LIVER. Source the highest quality liver you can find. Chicken, beef, lamb, whatever. Eat quality liver. Keep in mind that animal foods are only as good as the health of the animal. Commercially farmed animals are gnarly. Find liver from happy, healthy, properly raised animals. I see a lot of people that aren’t too interested in eating liver, or completely unhappy about the taste. A way I generally incorporate it into my diet is by chopping it into small pieces, mixing it with ground meat for burger patties, or chopping and frying it with bacon and onion, then mixing it into scrambled eggs. If you’re not so sure about liver, here is an excellent article from an intelligent guy named Chris Kresser regarding the benefits of liver.
LEAFY GREEN VEGETABLES. Eat these both raw and cooked. Cruciferous vegetables like kale, spinach, chard, broccoli, brussel sprouts, and cauliflower not only offer a wide range of vitamins, but also offer specific micronutrients that support the liver and are a great source of magnesium.
VEGETABLES. Eat your damn vegetables – all colors and an assortment of raw and cooked. Vegetables are good for you, give you loads of vitamins and minerals, and offer an array of antioxidants and polyphenols. I always have carrots, tomatoes, avocados (yeah, technically not a vegetable), onions, capsicum/bell peppers, and sweet potatoes.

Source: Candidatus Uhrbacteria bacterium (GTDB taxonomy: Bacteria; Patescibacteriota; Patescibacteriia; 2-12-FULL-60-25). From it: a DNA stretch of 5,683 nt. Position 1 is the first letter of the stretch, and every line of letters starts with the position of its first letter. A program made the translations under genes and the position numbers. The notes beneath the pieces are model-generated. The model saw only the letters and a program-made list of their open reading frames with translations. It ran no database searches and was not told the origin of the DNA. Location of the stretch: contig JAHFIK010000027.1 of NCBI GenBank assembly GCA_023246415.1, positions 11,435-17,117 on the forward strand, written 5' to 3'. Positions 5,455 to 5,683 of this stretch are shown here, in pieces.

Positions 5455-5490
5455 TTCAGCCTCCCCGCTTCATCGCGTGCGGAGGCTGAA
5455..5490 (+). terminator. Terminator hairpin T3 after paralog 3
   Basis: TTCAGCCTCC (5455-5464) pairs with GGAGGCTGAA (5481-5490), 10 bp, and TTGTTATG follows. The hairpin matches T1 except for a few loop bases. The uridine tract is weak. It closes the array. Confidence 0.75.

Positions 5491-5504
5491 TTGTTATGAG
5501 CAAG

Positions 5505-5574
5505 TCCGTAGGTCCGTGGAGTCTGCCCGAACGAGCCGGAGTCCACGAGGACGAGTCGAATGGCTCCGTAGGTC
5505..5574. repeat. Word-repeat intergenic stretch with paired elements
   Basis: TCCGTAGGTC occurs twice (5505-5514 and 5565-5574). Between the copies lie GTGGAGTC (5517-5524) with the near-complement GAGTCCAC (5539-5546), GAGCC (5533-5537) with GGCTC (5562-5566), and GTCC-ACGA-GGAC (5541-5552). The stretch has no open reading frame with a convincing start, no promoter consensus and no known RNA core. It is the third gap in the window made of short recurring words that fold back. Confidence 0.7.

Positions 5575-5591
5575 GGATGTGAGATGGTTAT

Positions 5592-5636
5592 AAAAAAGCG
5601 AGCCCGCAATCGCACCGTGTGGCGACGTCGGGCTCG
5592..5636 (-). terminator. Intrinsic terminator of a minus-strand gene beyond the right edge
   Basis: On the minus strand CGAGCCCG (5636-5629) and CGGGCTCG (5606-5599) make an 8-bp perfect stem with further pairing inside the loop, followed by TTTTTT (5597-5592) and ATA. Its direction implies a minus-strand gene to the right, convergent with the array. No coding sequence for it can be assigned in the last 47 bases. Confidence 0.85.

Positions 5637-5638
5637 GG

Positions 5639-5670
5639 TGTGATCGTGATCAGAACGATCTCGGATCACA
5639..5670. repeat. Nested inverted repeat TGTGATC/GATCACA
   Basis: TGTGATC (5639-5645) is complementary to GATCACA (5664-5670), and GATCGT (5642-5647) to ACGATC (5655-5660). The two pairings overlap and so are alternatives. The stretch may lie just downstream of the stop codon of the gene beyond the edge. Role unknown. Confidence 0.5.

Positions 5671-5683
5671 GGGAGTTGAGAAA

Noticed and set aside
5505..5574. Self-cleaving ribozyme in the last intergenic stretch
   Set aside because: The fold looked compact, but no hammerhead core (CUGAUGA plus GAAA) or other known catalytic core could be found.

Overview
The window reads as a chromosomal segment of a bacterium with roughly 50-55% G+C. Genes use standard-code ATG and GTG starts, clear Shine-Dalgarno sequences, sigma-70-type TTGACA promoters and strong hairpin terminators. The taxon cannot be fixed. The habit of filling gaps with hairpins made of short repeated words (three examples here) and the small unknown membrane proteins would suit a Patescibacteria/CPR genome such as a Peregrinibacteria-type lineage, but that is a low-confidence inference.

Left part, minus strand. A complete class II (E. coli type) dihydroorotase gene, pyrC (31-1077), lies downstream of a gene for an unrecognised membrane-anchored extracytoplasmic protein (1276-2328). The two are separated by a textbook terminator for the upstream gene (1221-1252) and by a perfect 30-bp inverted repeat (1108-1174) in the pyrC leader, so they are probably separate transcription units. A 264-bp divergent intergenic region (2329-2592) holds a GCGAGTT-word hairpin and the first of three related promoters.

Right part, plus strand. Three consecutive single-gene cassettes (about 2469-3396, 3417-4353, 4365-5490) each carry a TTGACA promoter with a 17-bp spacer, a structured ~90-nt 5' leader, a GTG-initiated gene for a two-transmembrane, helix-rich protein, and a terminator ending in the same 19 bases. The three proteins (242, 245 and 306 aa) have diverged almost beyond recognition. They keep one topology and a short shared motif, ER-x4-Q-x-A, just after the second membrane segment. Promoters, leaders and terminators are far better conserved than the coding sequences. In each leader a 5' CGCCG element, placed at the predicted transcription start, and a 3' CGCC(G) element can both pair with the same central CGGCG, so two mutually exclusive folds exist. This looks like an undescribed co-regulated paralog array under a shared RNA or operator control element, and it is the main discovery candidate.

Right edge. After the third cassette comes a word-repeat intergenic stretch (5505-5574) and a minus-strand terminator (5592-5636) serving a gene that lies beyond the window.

GRASS-FED BUTTER. Yep, butter. The “grass-fed” part is there, as butter from cows that are actually fed what they’ve evolved to eat is far more nutrient dense. And, if a cow is grass-fed, it’s likely an all around healthier and more humanely raised animal. With animal foods, find the highest quality you can find. Saturated fat and cholesterol (I urge you to study alternative research on cholesterol as it has been largely demonized and most people are unaware of the actual physiologic need for cholesterol) are critical to the human body, its nervous system, and its hormonal systems. It also delivers vitamins A, E, CLA and some vitamin K. Learn more about cholesterol and its importance here.
SALMON. Acquire your omega 3’s from quality salmon. Eating seafood also offers different amino acid concentrations compared to muscle meats, and offers magnesium, B vitamins, and selenium.
HIGH QUALITY ANIMAL MEATS. Yes, I am an advocate of the consumption of animal meats. This topic warrants its own article, but for the sake of brevity, I will offer this. You must source the highest quality animal meat you can possibly get. Commercial farming is disgusting and unfortunate. It creates unhealthy animals. Common sense should dictate not eating unhealthy animals. Source meat from animals that have been raised in the manner nature dictates, such as eating grass and free-range. The best option you have is to visit local farmers markets and speak with local butchers. Find out how and where these animals are raised. Is it humane? Does it support environmental health? Is there prevalent use of antibiotics and hormones? Don’t be afraid to ask these questions.
With that out of the way, I strongly feel that animal meats offer exceptionally nutrient dense food sources, that the human organism has evolved to utilize. B vitamins, iron, amino acids, saturated fats, collagen, omega 3’s, and CLA are just a few of the benefits. If animal protein doesn’t fit into your nutritional paradigm, I advise that you take a look at the foods you are eating and whether you’re acquiring the necessary macro and micronutrients. Also, examine if your opinion is based on moral or value ideals versus physiologic needs.